In syndication, Saban Entertainment is going the ‘known commodity’ route with The All New Captain Kangaroo, which will feature promotional links with the show’s shooting location, Busch Gardens, in Tampa, Florida. ‘Shows that have viewer recognition and a history of viewership come with built-in awareness,’ says Ellie Dekel, executive vice president of marketing and advertising at Saban Entertainment. Without detailing specific promotional plans, Dekel says that having a charismatic star who can attend events helps. ‘Let’s just say you’re going to see more of Captain Kangaroo in event-type tactics.’

DIC’s Mummies Alive!, debuting this fall in syndication, is buying time on other media to promote the show. ‘[This] is a real first for us,’ says Sally Bell, executive vice president of Claster Television. Spots on Nickelodeon and Cartoon Network will proclaim ‘the mummies are coming.’

The relaunch of shows that existed in different formats is sometimes tricky, according to Children’s Television Workshop’s (CTW) Allyson Felix, vice president of marketing and communications. CTW’s The New Ghostwriter Mysteries aired two years ago on PBS, and is slated to debut in a new form on CBS. ‘[Since] we don’t have our own distribution, we have to push the show to align ourselves with corporate sponsors, and set up corporate marketing partnerships.’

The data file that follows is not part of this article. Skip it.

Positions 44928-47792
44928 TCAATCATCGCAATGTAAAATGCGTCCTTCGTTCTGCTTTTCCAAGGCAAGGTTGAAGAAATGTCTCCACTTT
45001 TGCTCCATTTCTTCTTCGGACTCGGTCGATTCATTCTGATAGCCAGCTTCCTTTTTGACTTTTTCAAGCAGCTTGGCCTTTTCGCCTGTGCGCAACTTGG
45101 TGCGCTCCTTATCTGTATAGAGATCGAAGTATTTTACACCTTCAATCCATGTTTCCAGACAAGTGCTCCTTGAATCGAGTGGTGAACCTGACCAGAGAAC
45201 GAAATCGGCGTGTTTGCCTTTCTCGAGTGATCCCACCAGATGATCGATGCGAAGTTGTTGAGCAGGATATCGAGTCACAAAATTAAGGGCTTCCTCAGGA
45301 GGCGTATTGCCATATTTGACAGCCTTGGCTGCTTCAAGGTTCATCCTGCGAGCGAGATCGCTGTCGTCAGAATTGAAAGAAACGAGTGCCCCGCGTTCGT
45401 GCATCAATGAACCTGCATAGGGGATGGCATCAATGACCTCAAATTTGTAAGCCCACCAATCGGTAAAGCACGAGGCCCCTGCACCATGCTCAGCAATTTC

CTW is scheduling live appearances of the shows’ stars this fall in local bookstores, libraries and malls. ‘We try to really create events. We hope to do as many radio tie-ins as possible, preferably with hard rock stations.’ CTW also is a leader in employing its kid-oriented Web site, with links to corporate promotional partners such as Nike and Sega, to expand the experience of the show.